Ed Clowney’s “The Church” is a thoroughly helpful, biblical, theological portrait of the Christian church. The book helps you understand questions like, ‘What is the Church? Why is it relevant today? What is the mission of the church? What is the relation of the church to Israel?’ Although written nearly twenty years ago (1995), the book is just as relevant today and is immensely edifying and enriching for all who seek to get a better understanding of the nature of the church. He writes a lay-level (leaving the scholarly discussion in the end-notes), and his perspective is thoroughly evangelical, Reformed, Cessationist, and Complementarian. The book clocks in at 291 pages (plus 35 pages of end-notes), which makes it reasonably manageable for most.
Clowney begins by putting the question of the church into the context of various debates and questions people pose about the church. Then he makes his presentation of the church as the people of God, church of Christ, and temple of the Holy Spirit (13-60)–a body of believers that is the people of God (true Israel). Clowney spends the rest of the book addressing various topics about the church (Marks of the Church, Church and culture, mission of the church, Structure of the church, women in leadership), topics which any thinking christian ought to consider and have some articulate-able opinion about.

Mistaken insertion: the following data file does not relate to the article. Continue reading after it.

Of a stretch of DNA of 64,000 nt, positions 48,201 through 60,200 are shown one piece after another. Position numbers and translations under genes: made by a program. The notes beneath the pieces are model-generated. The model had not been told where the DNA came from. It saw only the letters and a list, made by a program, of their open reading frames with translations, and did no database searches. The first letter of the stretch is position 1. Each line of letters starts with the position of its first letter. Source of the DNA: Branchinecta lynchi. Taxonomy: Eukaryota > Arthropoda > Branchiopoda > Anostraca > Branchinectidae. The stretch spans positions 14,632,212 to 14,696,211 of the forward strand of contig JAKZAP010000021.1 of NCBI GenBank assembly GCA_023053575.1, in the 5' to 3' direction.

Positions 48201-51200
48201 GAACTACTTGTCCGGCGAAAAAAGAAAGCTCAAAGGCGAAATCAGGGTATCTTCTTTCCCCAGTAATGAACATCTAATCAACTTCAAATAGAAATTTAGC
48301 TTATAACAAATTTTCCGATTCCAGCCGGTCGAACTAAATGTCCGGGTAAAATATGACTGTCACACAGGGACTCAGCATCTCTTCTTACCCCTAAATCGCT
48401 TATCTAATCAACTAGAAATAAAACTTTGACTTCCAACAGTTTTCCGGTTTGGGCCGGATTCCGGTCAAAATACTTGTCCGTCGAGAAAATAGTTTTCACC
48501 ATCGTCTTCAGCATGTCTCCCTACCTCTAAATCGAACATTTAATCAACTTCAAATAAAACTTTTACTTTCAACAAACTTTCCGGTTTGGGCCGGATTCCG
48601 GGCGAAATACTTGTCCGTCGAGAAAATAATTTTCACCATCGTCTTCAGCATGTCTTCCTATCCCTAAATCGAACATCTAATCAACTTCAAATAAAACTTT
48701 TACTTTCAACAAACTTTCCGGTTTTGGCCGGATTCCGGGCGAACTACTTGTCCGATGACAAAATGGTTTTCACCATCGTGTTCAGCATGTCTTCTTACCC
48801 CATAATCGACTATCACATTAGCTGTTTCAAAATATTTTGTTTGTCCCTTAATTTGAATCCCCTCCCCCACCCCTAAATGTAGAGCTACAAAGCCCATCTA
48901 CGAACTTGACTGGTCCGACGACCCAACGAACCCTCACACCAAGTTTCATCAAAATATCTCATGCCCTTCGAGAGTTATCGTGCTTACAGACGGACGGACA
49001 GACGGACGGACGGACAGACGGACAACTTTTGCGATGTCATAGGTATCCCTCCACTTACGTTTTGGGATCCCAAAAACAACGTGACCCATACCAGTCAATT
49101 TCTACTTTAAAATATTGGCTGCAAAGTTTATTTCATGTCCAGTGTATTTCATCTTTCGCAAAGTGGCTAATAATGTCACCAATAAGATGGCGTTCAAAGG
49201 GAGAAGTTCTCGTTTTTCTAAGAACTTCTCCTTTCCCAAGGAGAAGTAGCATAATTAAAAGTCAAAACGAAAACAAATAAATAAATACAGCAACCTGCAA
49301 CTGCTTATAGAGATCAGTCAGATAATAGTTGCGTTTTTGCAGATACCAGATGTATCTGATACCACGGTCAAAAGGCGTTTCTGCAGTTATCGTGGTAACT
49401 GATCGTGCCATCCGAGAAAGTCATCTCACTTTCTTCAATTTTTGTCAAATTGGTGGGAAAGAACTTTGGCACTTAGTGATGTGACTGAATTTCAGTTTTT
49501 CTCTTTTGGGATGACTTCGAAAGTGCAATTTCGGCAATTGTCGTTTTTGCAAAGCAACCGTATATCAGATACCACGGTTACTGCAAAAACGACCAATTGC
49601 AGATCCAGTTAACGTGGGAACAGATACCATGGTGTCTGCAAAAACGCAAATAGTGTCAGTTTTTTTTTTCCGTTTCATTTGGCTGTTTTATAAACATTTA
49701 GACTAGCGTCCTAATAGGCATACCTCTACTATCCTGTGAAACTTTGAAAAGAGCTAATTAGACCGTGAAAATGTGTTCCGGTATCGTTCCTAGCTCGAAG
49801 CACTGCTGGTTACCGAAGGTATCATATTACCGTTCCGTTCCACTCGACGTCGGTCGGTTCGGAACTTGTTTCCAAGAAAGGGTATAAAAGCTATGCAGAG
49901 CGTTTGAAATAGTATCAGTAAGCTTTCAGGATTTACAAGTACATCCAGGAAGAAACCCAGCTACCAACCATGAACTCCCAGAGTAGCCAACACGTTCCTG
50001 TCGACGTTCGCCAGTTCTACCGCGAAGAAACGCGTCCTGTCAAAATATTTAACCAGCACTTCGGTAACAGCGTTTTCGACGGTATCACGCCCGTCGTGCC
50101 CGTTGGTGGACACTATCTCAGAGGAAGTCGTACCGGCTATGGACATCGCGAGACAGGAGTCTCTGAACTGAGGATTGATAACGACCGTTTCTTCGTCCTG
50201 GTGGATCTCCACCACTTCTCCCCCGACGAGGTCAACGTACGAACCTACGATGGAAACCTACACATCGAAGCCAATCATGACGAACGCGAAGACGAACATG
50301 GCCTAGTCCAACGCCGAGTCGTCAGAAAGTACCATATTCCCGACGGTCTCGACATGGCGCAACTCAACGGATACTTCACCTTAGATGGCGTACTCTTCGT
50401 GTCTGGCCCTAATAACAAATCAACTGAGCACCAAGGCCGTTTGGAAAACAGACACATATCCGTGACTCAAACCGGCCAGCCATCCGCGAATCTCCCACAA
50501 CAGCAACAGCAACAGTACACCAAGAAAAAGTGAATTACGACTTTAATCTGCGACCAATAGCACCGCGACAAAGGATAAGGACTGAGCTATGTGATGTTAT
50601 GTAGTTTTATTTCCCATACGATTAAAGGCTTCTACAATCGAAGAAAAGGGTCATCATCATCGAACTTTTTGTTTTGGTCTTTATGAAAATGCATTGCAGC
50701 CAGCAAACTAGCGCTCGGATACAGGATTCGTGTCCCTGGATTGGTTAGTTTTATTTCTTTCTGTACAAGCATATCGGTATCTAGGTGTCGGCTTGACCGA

I recommend this book to all who interested in getting a better understanding of what the church is and what it is not. It brings a great dose of reason and biblical beauty to the mess of the ‘seeker-sensitive church movement.’ The most helpful chapters are the ones in which he address more of the recent controversial issues in the church (women in leadership and charismatic gifts). However, since the book is written in 1995, it does not address issues which have come up since then (multi-site churches, translation issues of “The Son of Man” in Muslim cultures). Yet this does not diminish the book’s value, and I heartily recommend it.
In the next couple posts I’ll be showing sharing some of my favorite quotes from the book.